Originally published on December 9, 1999 and brought to you today as a time capsule.
The great American tradition of shopping by catalog is reinventing itself to fit into the new electronic frontier.
There may be no greater example of this trend than Fingerhut, a Minnesota firm that has been shipping home furnishings and clothing by catalog for more than half a century. The company, once considered by many observers to be old hat, has become one of the Internet’s leading distributors, efficiently fulfilling orders for online powerhouses such as eToys.
New firms like eToys and established firms like Pier 1 that have now gone online seem to prefer utilizing Fingerhut’s 4.5 million square feet of warehouses to constructing their own.
In a word, Fingerhut survived by diversification.
While many brick-and-mortar companies were slow to accept the coming power of e-commerce, catalogs quietly insinuated themselves into the new world of online buying. Consider:
- 85 percent of catalogs are now online.
- The Direct Marketing Association (DMA) reports that 60 percent of catalogs with a Web presence have been online for three years. Further, 17 percent have been online for more than three years, far longer than most e-tailers.
- By the end of 1999, total offline and online catalog sales are expected to have increased by nine percent to $93 billion (US$). Catalog product sales leaders traditionally have included books, CDs and videos, which are already some of the great e-commerce success stories.
With numbers such as these, it is no wonder that the catalog business is spreading its wings into new territory. To compete with the myriad of options available to consumers, catalogs have shown a willingness to try new approaches to selling, including the launch of full-fledged online catalogs and the opening of brick-and-mortar stores.
L.L. Bean, the 87 year-old traditional catalog retailer, is currently building its first full-line store outside of Freeport, Maine, in a northern Virginia shopping mall.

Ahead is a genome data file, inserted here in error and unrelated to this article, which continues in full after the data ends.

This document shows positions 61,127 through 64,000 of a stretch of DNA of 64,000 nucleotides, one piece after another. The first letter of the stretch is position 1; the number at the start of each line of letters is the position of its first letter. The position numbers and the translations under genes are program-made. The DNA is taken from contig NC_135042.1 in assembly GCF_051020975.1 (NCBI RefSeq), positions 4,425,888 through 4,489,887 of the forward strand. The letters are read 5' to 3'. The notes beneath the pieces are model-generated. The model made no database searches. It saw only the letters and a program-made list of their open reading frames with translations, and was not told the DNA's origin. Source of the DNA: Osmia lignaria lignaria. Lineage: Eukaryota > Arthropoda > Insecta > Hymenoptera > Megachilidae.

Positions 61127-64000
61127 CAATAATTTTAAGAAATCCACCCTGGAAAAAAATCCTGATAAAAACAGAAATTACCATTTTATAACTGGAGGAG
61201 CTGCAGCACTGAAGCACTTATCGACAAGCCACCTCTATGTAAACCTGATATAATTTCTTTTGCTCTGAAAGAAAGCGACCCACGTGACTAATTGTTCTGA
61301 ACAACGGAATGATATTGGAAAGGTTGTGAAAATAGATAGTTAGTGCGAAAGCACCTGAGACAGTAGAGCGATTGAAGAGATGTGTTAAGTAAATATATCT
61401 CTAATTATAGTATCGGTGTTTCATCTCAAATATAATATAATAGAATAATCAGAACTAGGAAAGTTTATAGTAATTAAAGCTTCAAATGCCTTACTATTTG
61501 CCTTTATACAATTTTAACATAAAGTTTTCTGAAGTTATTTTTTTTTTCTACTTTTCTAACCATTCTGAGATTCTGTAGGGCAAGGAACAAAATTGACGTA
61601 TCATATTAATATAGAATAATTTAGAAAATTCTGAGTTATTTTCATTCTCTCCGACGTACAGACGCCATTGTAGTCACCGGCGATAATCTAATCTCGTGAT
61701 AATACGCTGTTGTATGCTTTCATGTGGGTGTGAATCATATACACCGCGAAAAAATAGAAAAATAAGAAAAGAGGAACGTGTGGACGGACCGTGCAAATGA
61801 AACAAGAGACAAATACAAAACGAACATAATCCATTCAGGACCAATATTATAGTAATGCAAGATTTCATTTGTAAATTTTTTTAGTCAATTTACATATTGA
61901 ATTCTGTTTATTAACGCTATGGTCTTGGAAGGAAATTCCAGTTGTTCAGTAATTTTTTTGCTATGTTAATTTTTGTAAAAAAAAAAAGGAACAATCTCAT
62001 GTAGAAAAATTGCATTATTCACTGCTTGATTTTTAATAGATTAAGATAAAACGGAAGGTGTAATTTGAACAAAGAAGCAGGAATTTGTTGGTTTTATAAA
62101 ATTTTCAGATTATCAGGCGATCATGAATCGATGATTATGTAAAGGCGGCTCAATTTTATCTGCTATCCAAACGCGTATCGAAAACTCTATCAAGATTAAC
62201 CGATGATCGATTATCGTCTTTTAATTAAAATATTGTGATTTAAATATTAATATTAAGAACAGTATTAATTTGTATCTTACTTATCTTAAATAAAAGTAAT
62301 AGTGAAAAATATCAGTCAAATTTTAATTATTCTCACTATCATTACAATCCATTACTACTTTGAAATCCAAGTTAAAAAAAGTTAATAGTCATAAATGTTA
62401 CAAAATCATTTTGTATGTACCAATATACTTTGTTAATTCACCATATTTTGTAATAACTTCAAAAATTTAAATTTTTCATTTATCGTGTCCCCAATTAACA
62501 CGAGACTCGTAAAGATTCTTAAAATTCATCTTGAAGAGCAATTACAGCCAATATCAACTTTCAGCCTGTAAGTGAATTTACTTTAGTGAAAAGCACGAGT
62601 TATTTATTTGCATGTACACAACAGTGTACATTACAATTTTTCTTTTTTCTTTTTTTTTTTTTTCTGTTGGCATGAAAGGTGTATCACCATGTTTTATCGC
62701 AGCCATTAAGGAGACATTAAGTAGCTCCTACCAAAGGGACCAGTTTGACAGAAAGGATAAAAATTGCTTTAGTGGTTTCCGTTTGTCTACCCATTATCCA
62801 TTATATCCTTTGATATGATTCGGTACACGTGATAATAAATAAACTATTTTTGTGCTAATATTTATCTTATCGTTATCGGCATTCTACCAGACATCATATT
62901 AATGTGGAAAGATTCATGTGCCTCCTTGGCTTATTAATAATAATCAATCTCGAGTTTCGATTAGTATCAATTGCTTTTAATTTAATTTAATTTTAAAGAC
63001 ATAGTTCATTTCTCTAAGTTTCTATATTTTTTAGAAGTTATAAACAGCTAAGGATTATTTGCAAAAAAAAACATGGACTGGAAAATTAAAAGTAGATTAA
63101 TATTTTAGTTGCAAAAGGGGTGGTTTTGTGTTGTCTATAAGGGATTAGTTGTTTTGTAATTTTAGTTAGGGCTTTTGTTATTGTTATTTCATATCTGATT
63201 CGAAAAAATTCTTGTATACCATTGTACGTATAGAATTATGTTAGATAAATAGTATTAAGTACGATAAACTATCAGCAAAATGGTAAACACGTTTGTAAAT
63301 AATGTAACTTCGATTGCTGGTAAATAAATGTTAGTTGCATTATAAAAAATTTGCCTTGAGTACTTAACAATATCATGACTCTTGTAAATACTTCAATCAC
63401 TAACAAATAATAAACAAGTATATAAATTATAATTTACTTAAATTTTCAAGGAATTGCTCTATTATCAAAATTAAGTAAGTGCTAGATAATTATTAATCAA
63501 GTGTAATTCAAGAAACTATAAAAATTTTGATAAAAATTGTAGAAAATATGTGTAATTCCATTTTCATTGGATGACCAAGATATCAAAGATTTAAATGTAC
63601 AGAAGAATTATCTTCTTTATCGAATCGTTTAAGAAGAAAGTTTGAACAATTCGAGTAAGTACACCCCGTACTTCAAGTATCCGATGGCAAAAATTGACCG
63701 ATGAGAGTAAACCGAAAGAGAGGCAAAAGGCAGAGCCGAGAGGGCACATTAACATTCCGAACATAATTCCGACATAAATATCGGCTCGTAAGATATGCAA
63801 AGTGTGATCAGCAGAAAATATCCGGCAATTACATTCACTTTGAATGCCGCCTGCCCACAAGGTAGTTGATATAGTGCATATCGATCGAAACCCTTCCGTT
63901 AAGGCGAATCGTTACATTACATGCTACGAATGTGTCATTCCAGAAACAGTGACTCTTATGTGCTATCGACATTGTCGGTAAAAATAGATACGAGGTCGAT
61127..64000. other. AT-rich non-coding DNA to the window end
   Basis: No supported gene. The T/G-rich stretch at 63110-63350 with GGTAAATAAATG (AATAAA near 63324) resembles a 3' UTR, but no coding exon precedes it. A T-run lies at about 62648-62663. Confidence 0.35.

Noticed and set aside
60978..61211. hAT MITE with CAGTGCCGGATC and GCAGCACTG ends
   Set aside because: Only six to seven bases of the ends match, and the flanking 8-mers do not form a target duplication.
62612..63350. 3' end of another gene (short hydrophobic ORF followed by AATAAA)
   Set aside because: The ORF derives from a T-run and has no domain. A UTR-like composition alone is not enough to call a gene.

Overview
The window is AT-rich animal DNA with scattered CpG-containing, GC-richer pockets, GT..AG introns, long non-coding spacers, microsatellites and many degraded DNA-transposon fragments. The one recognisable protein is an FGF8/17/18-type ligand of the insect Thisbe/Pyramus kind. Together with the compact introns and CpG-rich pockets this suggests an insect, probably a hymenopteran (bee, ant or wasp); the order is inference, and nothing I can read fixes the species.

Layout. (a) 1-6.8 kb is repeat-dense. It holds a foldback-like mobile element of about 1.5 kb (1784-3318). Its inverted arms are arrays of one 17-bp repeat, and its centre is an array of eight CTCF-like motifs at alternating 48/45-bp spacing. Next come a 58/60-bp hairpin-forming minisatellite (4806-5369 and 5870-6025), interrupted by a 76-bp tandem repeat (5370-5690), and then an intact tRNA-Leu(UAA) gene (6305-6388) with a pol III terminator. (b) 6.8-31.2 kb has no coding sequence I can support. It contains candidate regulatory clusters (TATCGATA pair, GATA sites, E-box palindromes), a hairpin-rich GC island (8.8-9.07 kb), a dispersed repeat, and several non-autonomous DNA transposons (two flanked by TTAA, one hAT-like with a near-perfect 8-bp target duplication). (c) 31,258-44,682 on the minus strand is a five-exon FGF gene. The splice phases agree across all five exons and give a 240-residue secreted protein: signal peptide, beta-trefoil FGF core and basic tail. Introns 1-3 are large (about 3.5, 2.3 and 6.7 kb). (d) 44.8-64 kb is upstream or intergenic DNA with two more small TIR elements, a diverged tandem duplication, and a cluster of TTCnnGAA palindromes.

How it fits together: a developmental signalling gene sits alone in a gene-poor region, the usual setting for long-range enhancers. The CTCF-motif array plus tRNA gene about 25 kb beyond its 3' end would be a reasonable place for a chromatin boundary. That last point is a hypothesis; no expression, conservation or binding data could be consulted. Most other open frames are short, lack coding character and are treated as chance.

Other offline catalog companies are embracing new technology as an extension of their established business practices. Lands’ End, a 36 year-old offline catalog company, has created a Web site that takes advantage of 3-D presentations of apparel and allows shoppers to use a mouse-click to connect to a live customer service representative by telephone or computer.
Not only is the approach innovative, but it proactively addresses one of the main emerging complaints among online shoppers: The lack of a human touch.
Old Catalogs, New Tricks
If traditional business has learned one lesson from e-commerce, it is that successful endeavors have to be able to reach consumers through more than one sales path.
In fact, successful sales efforts sometimes rely on a full reversal of marketing techniques. For example, more online catalogs will likely turn up as storefronts in malls.
According to the November issue of Consumer Reports, shoppers prefer e-catalog to traditional catalog shopping about half the time. Surveying 25 retailers who also have Web sites, the study states that, “With few exceptions, both the paper catalogs and the Web sites delivered the goods — as ordered and on time. The shopping experience was another matter.”
The upshot is that the Web sites were lacking in some of the same areas as other e-tail sites, including security, return policies, shipping costs and infrastructure.
Still, Zona Research, Inc. reports that catalog Web sites are improving and may one day surpass paper catalogs by offering a more personalized shopping experience that includes shopping tips tailored to individual consumers.